GEDCOM Overview

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GEDCOM Introduction

One of the biggest advantages of using the Internet for genealogy research is the ability to exchange information with other researchers or interested parties. Many genealogists email GEDCOM files to each other to share genealogical information.

What does GEDCOM stand for?

GEDCOM is an acronym for Genealogical Data COMmunication. When saved, transferred or shared, this data usually takes the form of a text file, commonly referred to as a "GEDCOM file" or "GEDCOM" for short.

What are GEDCOM files used for?

GEDCOM files are the standard method of formatting genealogical or family tree data into a text file. Many genealogists use GEDCOM files to save, transfer or share genealogical content or data.

One service Geni provides is an online representation of the information contained in a family's GEDCOM file or files. Users can simply invite their family to join their family network and share their information with known family members. Sharing information with potential (or unconfirmed) relatives is another story. Since Geni shows living and deceased relatives, inviting an unconfirmed relative to your family tree is not recommended, as it may risk showing private family information to a person who may turn out to be unrelated. Instead, try determining relatedness before inviting. One way to this is to mutually exchange GEDCOM files that are configured to show only deceased relatives. If you are indeed closely related and able to build a relationship path to one another, then it is probably safe to go ahead and invite that person to your Geni Tree.

It is recommend that Geni users use (and anyone using any genealogy program) back up their data as often as possible. You can do this through a process known as GEDCOM export, which is a common feature of many genealogy applications, and one that Geni offers online.

How does a GEDCOM work?

A GEDCOM specification uses a set of TAGS to describe the information in your family file, such as INDI for individual, FAM for family, BIRT for birth and DATE for a date. GEDCOM is basically a connected database of records with pointers which keep all of the relationships straight.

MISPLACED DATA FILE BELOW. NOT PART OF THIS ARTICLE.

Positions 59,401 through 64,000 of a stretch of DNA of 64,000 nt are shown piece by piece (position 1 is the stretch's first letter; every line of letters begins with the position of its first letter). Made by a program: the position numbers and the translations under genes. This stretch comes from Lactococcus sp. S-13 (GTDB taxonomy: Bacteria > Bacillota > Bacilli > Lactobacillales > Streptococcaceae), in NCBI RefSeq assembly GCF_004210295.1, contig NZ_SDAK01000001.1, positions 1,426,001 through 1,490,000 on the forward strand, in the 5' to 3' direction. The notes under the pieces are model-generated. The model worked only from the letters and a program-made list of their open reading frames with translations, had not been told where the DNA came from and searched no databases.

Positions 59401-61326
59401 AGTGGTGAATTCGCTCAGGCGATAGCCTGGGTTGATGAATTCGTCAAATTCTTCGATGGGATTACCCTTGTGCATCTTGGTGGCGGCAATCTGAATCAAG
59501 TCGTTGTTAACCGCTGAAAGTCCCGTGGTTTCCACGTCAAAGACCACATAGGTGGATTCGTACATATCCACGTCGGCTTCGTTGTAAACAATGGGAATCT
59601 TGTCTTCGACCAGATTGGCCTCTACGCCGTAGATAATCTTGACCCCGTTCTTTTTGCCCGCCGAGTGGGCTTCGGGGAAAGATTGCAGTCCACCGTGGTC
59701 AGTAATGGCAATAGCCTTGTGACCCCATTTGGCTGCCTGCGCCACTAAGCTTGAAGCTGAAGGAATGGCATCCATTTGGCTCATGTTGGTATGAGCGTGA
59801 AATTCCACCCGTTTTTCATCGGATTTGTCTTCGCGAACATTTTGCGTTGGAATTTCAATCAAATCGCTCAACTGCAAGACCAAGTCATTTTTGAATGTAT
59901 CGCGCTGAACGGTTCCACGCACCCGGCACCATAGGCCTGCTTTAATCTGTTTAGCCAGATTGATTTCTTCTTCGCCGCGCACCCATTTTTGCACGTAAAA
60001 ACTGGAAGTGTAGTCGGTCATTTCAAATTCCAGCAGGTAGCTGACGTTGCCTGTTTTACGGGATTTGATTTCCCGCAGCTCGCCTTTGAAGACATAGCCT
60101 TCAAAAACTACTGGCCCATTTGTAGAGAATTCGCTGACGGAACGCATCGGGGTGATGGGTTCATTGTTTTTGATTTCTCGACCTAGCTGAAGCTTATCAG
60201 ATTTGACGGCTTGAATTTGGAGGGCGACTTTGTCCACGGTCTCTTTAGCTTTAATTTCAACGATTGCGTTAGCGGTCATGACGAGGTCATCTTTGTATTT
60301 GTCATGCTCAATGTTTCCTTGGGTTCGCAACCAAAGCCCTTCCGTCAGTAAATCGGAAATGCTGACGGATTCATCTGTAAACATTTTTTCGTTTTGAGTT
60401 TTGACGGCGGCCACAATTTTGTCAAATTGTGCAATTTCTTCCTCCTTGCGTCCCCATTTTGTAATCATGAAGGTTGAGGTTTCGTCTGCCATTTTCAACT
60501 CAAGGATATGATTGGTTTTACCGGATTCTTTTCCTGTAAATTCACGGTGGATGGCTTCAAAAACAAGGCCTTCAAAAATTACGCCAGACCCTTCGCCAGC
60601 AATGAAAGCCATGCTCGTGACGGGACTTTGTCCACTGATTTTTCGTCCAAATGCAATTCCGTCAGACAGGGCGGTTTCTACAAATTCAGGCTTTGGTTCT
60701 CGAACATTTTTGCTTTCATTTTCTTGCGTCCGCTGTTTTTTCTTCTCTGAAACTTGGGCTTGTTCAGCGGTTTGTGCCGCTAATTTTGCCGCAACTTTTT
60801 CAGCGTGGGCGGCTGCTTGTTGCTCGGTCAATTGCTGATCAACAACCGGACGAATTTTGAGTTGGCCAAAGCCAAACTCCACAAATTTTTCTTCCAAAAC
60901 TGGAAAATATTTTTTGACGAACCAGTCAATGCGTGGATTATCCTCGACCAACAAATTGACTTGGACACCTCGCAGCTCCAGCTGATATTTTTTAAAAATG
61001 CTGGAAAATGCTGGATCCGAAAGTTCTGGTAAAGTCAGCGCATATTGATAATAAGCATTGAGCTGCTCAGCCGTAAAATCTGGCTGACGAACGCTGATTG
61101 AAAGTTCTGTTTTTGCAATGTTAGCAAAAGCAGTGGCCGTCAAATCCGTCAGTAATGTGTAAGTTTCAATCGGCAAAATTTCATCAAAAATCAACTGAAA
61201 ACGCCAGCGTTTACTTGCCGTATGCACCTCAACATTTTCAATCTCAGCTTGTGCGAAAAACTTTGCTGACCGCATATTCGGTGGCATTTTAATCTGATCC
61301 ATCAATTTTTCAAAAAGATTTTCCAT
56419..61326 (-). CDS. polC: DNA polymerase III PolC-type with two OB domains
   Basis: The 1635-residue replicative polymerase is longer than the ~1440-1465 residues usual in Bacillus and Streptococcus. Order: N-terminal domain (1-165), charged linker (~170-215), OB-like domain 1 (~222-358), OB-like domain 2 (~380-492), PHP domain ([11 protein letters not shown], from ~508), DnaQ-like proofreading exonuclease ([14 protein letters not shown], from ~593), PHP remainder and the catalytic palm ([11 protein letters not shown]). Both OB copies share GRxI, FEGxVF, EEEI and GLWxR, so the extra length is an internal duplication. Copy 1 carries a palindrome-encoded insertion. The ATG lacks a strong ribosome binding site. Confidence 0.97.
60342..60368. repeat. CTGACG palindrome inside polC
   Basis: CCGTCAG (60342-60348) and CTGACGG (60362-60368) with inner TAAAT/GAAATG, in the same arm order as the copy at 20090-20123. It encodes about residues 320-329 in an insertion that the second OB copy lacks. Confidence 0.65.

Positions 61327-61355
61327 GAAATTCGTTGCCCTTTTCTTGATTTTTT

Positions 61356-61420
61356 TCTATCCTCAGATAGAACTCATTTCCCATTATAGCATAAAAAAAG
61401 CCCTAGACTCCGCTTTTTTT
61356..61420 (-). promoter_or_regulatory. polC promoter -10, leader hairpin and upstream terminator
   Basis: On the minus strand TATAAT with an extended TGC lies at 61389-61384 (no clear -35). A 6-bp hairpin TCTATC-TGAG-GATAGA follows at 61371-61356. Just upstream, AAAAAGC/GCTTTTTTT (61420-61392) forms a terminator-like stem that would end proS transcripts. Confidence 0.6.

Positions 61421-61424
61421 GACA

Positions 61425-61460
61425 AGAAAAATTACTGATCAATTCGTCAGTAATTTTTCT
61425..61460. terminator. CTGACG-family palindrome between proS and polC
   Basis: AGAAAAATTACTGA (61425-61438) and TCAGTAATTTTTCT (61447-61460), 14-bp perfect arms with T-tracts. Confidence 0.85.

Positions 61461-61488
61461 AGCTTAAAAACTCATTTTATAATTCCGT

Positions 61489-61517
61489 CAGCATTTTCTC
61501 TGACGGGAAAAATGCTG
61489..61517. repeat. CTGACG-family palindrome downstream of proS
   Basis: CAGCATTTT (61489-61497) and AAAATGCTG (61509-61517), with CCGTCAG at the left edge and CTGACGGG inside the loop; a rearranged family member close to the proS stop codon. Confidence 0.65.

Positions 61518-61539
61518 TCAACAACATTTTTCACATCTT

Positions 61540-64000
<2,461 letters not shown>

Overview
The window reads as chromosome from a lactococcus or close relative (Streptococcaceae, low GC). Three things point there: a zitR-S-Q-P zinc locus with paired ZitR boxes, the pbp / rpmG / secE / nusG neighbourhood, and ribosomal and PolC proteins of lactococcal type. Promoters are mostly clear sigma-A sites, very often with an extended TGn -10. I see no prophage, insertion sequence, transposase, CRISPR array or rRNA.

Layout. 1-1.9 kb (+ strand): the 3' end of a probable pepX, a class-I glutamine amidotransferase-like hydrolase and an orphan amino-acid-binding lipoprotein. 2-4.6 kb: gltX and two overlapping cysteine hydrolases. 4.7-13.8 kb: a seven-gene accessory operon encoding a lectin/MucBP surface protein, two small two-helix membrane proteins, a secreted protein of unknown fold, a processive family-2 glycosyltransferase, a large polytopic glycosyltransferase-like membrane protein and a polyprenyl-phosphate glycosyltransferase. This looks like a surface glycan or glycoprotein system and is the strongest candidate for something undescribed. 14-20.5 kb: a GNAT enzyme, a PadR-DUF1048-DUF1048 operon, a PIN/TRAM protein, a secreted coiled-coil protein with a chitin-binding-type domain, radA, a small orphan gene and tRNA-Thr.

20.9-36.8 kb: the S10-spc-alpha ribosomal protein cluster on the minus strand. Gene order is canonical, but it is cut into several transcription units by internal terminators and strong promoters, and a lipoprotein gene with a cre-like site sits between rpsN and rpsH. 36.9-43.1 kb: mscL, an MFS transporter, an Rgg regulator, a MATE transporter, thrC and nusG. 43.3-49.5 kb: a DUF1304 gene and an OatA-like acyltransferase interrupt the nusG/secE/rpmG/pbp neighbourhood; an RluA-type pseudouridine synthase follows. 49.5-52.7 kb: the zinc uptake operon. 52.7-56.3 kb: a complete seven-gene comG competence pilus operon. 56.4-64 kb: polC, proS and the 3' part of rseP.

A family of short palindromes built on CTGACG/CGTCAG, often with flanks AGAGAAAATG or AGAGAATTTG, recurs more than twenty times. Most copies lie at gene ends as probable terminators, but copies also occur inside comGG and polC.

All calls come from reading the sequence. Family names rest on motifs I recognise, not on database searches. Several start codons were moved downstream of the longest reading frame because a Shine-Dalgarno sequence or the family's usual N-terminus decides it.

How do I view a GEDCOM file?

While you should now be able to decipher a GEDCOM with a text editor, you will still find it much easier to read with the appropriate family tree program or a special GEDCOM viewer. Geni's import function can be used for this

How do I open and read a GEDCOM file?

Save the GEDCOM File to Your Computer:

Whether you are downloading the file from the Internet or opening it as an email attachment, the first thing you should do is save the file to a folder on your hard drive.

Determine whether it is really a GEDCOM:

Begin by ensuring that the file that you want to open is truly a GEDCOM file, and not a family tree file created in some proprietary format by a genealogy software program. A file is in GEDCOM format when it ends in the extension .ged. If the file ends with the extension .zip then it has been zipped (compressed) and needs to be unzipped first.


Import your GEDCOM file to Geni:

  1. Go to the GEDCOM Import page
  2. Fill out the form and upload your GEDCOM file. (There is currently a 5,000 Profile limit to Importing but no overall limit)
  3. Indicate who you are in your file.
  4. You're done

For detailed information on the formats and fields we support visit the GEDCOM page on the Geni User Wiki.

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